Three Classic Feminist Works by Women Writers to Check Out, ASAP!

Friday, June 25

By Avery Campbell

There are so many wonderful women writers who have gifted the world classic works of fiction and poetry, it is nearly impossible to select a mere 3 of them who deserve to be highlighted here. These are simply just three of my personal favourites, and if you wish to read some classic literature and especially wish to hear the thoughts of some of the most brilliant women of all time, then this article is for you!

Renascence by Edna St. Vincent Millay 

Edna St. Vincent Millay, born in Maine in 1892, is widely considered to be one of the best poets of all time. From an early age, she was graced with awards and accolades for her writing, and it was much deserved, even winning a Pulitzer Prize, a very prestigious award, early in her career. Edna was a fiery, rebellious, and free spirited woman, who loved all worldly things like sex and substances, and was a massive advocate for the feminist movements of her day. Renascence is highly regarded as one of her best poems, and it was also the first poem she ever entered into a contest. It is a lyric poem, and discusses how the individual self is nothing in comparison to nature and humanity, and that the thought is a scary but profound one. Here is an excerpt from the poem: “The sky, I thought, is not so grand; I most could touch it with my hand! And reaching up my hand to try, I screamed to feel it touch the sky. I screamed, and lo, infinity, came down and settled over me.” Haven’t we all felt this way? 

The Secret Lives of Edna St. Vincent Millay and Rachel Carson - WomenArts

The Yellow Wallpaper by Charlotte Perkins Gilman

The Yellow Wallpaper is a short story written by the wonderful and brilliant Charlotte Perkins Gilman, born in Connecticut in 1860. Charlotte Perkins Gilman is a profound novelist and humanist, and The Yellow Wallpaper is an iconic piece of feminist literature that was quite remarkable for the time in which it was written, and was actually written in an almost autobiographical way, as the story mirrors how Charlotte Perkins Gilman felt in her first marriage. The Yellow Wallpaper follows the story about a woman who is locked in a room for three months by her husband, which causes her to begin to suffer from psychosis due to the isolation and abuse. The room in which she is trapped has yellow wallpaper, and the woman becomes obsessed with it, convinced that there is a woman trapped in the wallpaper, who is trying to get out. The woman slowly falls into delusion and psychosis, and is convinced she must get the woman out of the wallpaper. The story challenges the way women were viewed in society, and depicts how when women are stripped of their autonomy in society and especially in relationships, it damages their mental, emotional, and physical wellbeing and health. Here is an excerpt: “There are things in that paper which nobody knows but me, or ever will. Behind that outside pattern the dim shapes get clearer every day. It is always the same shape, only very numerous. And it is like a woman stooping down and creeping about behind that pattern. I don’t like it a bit. I wonder- I begin to think- I wish John would take me away from here.” So good and sinister and breathtaking!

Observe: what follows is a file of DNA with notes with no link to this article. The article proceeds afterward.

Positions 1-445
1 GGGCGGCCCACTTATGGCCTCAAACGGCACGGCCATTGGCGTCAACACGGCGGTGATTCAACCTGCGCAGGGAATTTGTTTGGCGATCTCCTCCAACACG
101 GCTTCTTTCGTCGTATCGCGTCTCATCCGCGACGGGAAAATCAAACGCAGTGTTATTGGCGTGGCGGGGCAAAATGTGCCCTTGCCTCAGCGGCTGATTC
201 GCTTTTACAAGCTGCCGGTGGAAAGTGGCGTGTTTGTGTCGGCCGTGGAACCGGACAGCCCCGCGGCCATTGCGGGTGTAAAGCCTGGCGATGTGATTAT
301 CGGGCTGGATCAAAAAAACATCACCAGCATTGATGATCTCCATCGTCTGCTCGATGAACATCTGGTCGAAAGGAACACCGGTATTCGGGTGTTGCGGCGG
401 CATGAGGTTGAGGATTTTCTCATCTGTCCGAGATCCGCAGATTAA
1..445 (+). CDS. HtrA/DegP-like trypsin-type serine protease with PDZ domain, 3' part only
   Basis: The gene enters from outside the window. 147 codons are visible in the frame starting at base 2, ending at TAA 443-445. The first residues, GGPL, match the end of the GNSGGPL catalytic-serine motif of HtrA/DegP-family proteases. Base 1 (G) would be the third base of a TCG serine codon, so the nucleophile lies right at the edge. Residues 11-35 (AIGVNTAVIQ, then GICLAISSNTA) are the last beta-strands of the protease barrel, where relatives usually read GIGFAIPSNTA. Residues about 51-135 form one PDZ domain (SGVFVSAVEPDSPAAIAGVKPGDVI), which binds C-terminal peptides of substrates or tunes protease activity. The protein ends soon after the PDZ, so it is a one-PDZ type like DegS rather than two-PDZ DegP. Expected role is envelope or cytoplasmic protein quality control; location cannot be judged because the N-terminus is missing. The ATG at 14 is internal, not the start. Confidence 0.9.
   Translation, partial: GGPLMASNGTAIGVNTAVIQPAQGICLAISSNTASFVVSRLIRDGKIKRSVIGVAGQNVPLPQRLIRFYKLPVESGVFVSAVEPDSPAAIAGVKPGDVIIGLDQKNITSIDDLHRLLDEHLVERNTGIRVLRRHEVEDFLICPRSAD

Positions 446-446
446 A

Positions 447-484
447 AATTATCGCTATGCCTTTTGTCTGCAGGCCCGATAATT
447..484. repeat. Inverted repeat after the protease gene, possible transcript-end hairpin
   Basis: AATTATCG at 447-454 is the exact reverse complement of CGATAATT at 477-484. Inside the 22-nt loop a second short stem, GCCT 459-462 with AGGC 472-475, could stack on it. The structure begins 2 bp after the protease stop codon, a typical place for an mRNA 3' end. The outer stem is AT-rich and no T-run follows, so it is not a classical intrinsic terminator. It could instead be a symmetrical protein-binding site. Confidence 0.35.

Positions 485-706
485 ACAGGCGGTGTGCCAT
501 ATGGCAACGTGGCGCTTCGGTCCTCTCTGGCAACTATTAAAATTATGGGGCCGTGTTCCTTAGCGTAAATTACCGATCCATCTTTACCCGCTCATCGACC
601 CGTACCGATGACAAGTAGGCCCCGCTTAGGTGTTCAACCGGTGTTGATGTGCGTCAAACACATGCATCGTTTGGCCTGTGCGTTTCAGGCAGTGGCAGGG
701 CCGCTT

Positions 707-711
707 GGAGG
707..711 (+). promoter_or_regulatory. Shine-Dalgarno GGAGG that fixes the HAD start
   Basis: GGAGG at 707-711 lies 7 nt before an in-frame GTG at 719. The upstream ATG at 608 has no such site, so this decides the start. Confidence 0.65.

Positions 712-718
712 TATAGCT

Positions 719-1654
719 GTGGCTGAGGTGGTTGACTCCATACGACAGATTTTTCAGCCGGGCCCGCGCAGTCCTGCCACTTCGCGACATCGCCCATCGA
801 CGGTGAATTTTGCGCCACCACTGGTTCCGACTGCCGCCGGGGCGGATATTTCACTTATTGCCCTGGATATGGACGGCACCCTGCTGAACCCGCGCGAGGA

Verso

Jane Eyre by Charlotte Bronte

Charlotte Bronte, of the iconic Bronte sisters, was born in England in 1816. She was a novelist and a poet, and one of her most famous novels is Jane Eyre, and it is so famous for good reason, as I would say it is one of the best books of all time. It is moody and dark and brooding yet hopeful, and of course, is definitely full of feminist themes. The story follows the life of Jane Eyre, from a child who feels trapped by the rules of society all the way to an adult woman working as a governess for Mr. Rochester, who has a dark secret. The story follows not only the romance between Jane and Mr. Rochester, but the terrible thing he is hiding and the way women are represented in society. Jane is very critical of the status quo, is rebellious and questioning, and is a very strong and independent woman, which was certainly not the norm in her world, which is why she is regarded as such a feminist icon. Jane Eyre was Charlotte Bronte’s biggest success, and it is a beautiful examination of the role of women while still being interesting and beautifully written. Here is an excerpt: “I have for the first time found what I can truly love- I have found you. You are my sympathy, my better self, my good angel, I am bound to you with a strong attachment. I think you good, gifted, lovely: a fervent, a solemn passion is conceived in my heart; it leans to you, draws you to my centre and spring of life, wrap my existence about you- and, kindling in pure, powerful flames, fuses you and me in one.” Wow, swoon. 

Why Charlotte Brontë still speaks to us – 200 years after her birth

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